Land Purchase Although purchasing parcels of land or easements is among the most expensive options, outright purchase is sometimes the only way to permanently protect scenic vistas and viewsheds from development. One method of accomplishing this is to establish a land trust. Land trusts are private organizations at the local, state, or regional level that hold land and partial interests in land for the benefit of the public. Some land trusts use “revolving” funds to purchase threatened land and then resell it at cost to buyers who agree to specific land use restrictions. Land trusts also use their resources to educate property owners on the benefits of voluntary land or easement donations.
Transfer of Development Rights Transfer of Development Rights (TDR) is an alternative strategy to purchasing land. TDRs preserve scenic areas by transferring, or “sending,” development rights from sensitive lands to “receiving” areas marked for growth. Most TDR programs offer incentives such as increased density, faster permit processing, less stringent design review, or tax breaks to encourage developers and landowners to take advantage of the program. Monterey County, CA and Burlington County, NJ are just two of the more than 50 areas nationwide that have successfully used TDR programs to protect their unique character from the development pressure of nearby cities.
Establish design guidelines and design review that limit the impact of development on scenic vistas and viewsheds. Clear design guidelines and design review gives communities a chance to decide how development will affect their neighborhoods and countryside. Responsible control of elements such as height, bulk, design, materials, color, landscaping, and siting helps a project blend with its surroundings.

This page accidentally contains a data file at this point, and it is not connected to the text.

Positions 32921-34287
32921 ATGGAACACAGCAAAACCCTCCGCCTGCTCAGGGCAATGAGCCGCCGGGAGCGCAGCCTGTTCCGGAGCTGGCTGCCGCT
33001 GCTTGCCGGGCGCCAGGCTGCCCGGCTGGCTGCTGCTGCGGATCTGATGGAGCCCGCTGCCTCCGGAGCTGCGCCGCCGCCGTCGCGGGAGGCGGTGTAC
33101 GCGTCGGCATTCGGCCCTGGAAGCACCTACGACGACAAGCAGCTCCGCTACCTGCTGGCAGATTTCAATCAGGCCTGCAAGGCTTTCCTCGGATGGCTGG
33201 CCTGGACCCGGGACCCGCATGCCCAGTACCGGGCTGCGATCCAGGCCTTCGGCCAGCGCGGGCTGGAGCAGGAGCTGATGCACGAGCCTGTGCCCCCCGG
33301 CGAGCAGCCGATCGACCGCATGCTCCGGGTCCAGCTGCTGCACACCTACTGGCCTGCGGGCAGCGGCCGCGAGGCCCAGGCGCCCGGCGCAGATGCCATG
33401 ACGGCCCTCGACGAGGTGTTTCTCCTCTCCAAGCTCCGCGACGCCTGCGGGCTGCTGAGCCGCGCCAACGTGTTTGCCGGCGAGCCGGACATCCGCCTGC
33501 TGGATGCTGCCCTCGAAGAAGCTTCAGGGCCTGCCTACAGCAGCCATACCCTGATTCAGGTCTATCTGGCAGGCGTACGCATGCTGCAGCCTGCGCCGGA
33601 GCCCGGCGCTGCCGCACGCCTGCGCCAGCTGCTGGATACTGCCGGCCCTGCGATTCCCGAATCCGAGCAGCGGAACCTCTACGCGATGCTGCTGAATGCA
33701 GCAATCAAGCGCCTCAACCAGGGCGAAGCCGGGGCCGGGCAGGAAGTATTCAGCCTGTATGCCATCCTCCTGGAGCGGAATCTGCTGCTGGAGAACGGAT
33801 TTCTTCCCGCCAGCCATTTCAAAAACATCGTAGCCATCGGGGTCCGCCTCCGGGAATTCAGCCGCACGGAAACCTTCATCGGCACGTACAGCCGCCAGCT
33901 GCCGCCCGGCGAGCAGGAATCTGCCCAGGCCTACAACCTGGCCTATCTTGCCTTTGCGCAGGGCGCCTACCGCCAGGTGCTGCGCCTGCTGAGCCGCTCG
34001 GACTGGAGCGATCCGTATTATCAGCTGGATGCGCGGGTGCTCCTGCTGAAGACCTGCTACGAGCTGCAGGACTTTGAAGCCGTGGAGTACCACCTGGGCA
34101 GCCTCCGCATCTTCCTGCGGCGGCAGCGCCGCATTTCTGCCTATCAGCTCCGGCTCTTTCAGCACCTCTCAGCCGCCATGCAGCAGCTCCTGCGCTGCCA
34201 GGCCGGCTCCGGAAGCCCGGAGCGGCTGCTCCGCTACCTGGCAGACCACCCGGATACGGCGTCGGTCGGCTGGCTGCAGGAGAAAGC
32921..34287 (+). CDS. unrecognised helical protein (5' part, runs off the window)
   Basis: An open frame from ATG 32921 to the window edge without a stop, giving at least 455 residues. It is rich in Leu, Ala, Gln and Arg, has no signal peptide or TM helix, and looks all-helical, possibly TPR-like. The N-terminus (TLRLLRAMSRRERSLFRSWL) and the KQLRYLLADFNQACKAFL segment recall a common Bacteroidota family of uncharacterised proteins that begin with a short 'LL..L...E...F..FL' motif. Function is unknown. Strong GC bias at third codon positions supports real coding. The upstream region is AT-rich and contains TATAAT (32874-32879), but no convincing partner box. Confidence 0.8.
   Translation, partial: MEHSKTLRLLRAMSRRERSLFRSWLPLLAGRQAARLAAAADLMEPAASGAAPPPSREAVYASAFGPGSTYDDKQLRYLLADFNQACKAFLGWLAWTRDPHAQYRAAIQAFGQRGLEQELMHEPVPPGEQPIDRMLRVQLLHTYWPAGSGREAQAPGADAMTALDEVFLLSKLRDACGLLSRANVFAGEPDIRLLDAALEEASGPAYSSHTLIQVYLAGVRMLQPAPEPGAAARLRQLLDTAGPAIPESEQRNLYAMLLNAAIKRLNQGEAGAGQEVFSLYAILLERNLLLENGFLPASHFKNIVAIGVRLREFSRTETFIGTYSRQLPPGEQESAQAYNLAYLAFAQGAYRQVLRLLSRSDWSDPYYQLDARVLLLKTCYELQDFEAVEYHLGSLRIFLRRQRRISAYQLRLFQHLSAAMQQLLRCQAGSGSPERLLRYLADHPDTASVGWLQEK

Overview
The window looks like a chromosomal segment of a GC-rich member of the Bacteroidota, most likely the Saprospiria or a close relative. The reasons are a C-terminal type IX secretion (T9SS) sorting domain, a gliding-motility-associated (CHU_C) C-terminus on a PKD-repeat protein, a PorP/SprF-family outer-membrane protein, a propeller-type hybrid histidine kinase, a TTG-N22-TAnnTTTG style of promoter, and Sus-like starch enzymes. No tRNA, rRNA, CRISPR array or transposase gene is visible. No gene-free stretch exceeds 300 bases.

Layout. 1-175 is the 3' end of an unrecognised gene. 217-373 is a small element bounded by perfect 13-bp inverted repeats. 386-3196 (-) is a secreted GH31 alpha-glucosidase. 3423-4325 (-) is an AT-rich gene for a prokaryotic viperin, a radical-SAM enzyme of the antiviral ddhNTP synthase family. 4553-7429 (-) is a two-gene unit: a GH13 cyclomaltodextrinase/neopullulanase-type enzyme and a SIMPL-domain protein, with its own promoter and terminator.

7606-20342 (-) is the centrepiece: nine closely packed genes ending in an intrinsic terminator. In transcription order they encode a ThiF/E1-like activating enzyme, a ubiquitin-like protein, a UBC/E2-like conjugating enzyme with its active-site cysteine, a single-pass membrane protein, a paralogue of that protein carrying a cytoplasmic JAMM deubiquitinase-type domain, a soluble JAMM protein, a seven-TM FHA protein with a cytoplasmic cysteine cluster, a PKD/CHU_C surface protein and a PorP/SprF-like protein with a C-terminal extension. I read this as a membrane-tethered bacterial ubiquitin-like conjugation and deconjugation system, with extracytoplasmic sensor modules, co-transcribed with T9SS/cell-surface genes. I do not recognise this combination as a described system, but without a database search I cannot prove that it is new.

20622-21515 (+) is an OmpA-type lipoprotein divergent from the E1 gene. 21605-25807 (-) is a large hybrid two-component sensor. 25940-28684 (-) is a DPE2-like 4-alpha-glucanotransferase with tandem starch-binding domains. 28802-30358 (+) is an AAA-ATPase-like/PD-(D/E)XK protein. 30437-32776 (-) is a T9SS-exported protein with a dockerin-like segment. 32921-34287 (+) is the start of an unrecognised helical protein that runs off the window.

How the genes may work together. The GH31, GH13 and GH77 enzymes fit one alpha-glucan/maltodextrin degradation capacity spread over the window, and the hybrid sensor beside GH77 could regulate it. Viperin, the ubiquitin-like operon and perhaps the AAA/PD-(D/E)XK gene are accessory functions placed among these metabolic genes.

Implement zoning and land use ordinances for view protection. Zoning laws that limit the height of buildings based on their proximity to a designated viewshed are an effective way of preserving scenic vistas. Other types of legislative protection include overlay zoning and the creation of view corridors. Overlay zoning places additional restrictions on zoned areas and is often used to control density, grading, ridgeline development, and vegetation. View corridors are planned openings in the built environment that allow views of scenic vistas and viewsheds.
Pass legislation to establish a greenbelt. Greenbelts are open tracts of land that create a scenic buffer between developed areas and the surrounding countryside. Most greenbelt ordinances allow only agricultural activities on designated lands – eliminating land speculation and development pressure.
Enact strict billboard controls. Billboards, also known as off-premise signs, block out scenic beauty and blight the countryside. Banning billboards ensures that the unique beauty of scenic vistas and viewsheds remains unmarred by intrusive and unnecessary signs.